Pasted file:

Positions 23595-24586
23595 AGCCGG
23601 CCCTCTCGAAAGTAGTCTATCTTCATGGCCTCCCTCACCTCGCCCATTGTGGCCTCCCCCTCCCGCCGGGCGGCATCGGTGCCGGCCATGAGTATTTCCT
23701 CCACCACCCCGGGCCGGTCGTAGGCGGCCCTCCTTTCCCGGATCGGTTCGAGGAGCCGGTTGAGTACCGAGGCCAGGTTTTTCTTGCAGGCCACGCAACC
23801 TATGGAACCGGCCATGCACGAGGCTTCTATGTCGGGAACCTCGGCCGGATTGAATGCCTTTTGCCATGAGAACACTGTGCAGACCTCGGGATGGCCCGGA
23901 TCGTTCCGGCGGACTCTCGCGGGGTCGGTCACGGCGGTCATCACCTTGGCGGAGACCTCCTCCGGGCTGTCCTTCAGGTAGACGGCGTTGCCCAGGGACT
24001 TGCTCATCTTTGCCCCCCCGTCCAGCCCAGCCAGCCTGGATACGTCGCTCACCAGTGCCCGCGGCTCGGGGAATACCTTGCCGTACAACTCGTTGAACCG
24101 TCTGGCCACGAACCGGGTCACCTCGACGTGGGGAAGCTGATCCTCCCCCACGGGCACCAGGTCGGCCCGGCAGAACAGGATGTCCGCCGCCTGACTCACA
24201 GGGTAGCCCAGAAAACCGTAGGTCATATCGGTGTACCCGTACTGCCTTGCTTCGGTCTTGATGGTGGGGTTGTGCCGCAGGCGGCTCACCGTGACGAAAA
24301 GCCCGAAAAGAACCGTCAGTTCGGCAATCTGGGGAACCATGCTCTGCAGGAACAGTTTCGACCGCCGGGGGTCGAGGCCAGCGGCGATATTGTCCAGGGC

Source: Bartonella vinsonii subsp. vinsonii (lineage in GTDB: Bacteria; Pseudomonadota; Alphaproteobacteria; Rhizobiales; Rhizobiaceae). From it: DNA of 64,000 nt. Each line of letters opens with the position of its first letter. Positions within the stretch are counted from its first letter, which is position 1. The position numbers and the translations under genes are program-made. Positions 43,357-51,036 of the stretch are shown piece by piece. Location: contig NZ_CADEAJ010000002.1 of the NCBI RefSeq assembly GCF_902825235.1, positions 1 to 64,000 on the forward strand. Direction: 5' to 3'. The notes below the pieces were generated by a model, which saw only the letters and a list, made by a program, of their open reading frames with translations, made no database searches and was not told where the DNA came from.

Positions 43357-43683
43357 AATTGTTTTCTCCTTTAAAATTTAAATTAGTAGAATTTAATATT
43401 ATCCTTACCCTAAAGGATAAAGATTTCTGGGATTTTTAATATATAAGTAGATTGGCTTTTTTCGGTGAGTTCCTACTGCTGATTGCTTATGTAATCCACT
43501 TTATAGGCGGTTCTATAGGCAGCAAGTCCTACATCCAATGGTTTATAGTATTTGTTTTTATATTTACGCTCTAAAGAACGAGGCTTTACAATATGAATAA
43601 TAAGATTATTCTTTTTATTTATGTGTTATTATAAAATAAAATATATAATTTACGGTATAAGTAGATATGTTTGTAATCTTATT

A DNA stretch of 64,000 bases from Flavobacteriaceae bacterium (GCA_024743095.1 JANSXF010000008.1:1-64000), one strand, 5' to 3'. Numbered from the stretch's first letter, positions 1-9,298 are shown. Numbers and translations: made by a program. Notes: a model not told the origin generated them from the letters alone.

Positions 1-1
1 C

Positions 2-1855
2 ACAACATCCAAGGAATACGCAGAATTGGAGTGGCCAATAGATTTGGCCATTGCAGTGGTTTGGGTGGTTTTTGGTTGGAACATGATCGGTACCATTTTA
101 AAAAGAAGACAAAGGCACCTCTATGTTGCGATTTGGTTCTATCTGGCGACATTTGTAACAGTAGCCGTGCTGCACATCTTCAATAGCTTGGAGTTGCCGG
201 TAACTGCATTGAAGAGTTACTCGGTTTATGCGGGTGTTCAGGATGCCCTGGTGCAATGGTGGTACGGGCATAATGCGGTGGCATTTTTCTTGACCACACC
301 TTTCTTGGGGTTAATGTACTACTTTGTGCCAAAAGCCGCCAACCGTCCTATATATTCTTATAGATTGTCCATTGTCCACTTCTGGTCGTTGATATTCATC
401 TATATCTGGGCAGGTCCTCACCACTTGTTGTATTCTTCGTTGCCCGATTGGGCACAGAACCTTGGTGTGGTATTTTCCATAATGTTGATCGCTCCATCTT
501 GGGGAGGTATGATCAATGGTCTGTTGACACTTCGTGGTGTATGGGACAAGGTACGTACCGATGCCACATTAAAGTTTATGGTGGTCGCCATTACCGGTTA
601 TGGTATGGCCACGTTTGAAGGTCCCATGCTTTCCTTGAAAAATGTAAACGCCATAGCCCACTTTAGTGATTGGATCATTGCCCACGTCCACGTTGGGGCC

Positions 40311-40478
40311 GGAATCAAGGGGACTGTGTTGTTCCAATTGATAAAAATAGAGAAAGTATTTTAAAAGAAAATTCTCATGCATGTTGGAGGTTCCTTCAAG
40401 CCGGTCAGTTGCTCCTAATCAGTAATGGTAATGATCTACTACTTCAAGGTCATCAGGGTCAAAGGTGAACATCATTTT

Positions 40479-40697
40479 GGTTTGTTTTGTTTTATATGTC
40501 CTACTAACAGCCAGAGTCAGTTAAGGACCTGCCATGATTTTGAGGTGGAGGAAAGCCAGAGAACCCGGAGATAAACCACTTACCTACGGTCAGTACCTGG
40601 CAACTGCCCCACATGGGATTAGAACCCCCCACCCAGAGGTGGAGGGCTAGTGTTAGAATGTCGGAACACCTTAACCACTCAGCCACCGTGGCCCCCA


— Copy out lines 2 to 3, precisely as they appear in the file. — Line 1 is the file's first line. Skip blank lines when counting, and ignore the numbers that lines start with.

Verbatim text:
23595 AGCCGG
23601 CCCTCTCGAAAGTAGTCTATCTTCATGGCCTCCCTCACCTCGCCCATTGTGGCCTCCCCCTCCCGCCGGGCGGCATCGGTGCCGGCCATGAGTATTTCCT